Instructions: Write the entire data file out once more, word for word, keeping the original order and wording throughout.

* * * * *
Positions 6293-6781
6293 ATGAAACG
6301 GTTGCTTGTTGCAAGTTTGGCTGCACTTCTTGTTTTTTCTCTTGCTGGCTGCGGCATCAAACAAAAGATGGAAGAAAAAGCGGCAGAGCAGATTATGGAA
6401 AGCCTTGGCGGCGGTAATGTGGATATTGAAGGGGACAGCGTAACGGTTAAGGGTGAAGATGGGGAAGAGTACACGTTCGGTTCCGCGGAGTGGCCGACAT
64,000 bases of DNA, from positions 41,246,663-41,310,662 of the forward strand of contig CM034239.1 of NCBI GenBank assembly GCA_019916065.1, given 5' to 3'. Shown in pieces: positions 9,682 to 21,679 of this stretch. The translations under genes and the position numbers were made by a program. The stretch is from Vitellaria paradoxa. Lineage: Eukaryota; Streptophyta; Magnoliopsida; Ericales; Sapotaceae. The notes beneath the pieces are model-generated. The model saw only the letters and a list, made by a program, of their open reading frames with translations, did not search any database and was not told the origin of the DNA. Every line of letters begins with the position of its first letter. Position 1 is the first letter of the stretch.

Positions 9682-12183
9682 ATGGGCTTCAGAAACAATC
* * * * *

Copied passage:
Positions 6293-6781
6293 ATGAAACG
6301 GTTGCTTGTTGCAAGTTTGGCTGCACTTCTTGTTTTTTCTCTTGCTGGCTGCGGCATCAAACAAAAGATGGAAGAAAAAGCGGCAGAGCAGATTATGGAA
6401 AGCCTTGGCGGCGGTAATGTGGATATTGAAGGGGACAGCGTAACGGTTAAGGGTGAAGATGGGGAAGAGTACACGTTCGGTTCCGCGGAGTGGCCGACAT
64,000 bases of DNA, from positions 41,246,663-41,310,662 of the forward strand of contig CM034239.1 of NCBI GenBank assembly GCA_019916065.1, given 5' to 3'. Shown in pieces: positions 9,682 to 21,679 of this stretch. The translations under genes and the position numbers were made by a program. The stretch is from Vitellaria paradoxa. Lineage: Eukaryota; Streptophyta; Magnoliopsida; Ericales; Sapotaceae. The notes beneath the pieces are model-generated. The model saw only the letters and a list, made by a program, of their open reading frames with translations, did not search any database and was not told the origin of the DNA. Every line of letters begins with the position of its first letter. Position 1 is the first letter of the stretch.

Positions 9682-12183
9682 ATGGGCTTCAGAAACAATC